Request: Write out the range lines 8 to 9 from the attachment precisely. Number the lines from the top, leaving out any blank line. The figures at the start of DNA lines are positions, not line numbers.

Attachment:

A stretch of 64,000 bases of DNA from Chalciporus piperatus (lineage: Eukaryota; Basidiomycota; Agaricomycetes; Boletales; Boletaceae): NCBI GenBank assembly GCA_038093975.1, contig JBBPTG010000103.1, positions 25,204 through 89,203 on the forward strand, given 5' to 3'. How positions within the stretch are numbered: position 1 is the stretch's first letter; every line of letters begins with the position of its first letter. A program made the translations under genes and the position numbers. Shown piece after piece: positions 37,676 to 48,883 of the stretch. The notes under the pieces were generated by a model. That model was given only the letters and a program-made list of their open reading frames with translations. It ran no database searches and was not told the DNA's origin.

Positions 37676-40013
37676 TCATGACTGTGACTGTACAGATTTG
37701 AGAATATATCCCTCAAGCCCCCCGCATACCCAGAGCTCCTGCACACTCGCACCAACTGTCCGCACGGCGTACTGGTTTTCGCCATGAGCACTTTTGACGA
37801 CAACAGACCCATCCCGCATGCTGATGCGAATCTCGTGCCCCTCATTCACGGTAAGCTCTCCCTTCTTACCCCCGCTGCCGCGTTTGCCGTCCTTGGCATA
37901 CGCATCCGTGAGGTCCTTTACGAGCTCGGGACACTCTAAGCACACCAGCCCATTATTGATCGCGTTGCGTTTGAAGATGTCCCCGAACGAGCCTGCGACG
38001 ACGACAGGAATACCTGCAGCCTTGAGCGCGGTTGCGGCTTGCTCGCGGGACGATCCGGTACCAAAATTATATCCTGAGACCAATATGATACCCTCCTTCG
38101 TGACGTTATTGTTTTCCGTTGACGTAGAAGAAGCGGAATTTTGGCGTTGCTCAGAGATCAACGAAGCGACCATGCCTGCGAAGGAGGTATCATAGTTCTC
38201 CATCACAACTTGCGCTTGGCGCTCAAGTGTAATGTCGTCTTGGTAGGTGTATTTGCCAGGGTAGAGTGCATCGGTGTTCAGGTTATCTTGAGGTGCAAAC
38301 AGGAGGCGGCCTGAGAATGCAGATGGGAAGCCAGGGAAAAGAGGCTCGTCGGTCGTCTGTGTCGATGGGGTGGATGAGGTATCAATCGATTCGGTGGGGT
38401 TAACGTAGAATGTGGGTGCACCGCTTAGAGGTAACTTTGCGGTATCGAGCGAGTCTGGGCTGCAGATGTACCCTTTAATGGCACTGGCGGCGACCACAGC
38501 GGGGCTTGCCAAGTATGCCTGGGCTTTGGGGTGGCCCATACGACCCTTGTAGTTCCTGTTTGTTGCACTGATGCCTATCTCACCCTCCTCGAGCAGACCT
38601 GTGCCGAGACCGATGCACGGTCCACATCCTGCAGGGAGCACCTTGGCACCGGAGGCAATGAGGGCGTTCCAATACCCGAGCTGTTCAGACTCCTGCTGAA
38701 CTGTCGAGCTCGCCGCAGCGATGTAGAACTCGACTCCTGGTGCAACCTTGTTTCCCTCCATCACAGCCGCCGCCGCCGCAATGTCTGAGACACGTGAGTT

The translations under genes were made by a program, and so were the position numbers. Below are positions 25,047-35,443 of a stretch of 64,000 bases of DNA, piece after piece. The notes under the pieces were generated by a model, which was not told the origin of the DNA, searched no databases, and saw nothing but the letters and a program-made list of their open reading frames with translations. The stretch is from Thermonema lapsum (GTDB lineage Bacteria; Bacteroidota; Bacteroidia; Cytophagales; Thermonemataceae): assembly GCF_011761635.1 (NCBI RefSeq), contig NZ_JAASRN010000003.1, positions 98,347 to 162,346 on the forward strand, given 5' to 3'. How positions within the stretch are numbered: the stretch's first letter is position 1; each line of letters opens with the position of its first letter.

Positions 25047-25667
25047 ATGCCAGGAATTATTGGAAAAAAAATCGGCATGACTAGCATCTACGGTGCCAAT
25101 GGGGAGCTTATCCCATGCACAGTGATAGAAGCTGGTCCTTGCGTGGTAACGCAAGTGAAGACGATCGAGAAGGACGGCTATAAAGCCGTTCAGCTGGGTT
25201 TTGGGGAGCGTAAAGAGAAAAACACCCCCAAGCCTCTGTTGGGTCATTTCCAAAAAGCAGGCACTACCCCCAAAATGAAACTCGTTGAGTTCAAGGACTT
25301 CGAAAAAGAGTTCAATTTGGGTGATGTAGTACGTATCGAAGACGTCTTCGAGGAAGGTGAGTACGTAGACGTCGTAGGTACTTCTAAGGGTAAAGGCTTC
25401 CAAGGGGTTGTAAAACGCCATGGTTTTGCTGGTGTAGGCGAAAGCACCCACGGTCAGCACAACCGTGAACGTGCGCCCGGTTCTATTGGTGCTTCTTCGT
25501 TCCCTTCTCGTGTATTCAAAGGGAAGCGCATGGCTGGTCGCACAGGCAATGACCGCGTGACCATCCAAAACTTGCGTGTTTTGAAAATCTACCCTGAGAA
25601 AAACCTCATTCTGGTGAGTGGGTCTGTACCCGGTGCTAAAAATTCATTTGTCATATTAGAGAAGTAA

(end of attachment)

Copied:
38101 TGACGTTATTGTTTTCCGTTGACGTAGAAGAAGCGGAATTTTGGCGTTGCTCAGAGATCAACGAAGCGACCATGCCTGCGAAGGAGGTATCATAGTTCTC
38201 CATCACAACTTGCGCTTGGCGCTCAAGTGTAATGTCGTCTTGGTAGGTGTATTTGCCAGGGTAGAGTGCATCGGTGTTCAGGTTATCTTGAGGTGCAAAC